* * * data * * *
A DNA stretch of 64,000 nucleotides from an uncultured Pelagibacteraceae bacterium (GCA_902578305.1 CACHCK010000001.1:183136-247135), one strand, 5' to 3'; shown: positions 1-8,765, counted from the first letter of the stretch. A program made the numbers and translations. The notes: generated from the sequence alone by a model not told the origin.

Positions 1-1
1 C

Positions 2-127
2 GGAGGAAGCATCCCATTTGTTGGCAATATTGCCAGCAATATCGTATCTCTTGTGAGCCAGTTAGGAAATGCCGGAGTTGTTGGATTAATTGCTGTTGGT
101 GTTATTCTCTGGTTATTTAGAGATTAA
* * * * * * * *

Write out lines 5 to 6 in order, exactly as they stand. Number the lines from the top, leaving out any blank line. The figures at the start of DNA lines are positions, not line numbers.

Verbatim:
2 GGAGGAAGCATCCCATTTGTTGGCAATATTGCCAGCAATATCGTATCTCTTGTGAGCCAGTTAGGAAATGCCGGAGTTGTTGGATTAATTGCTGTTGGT
101 GTTATTCTCTGGTTATTTAGAGATTAA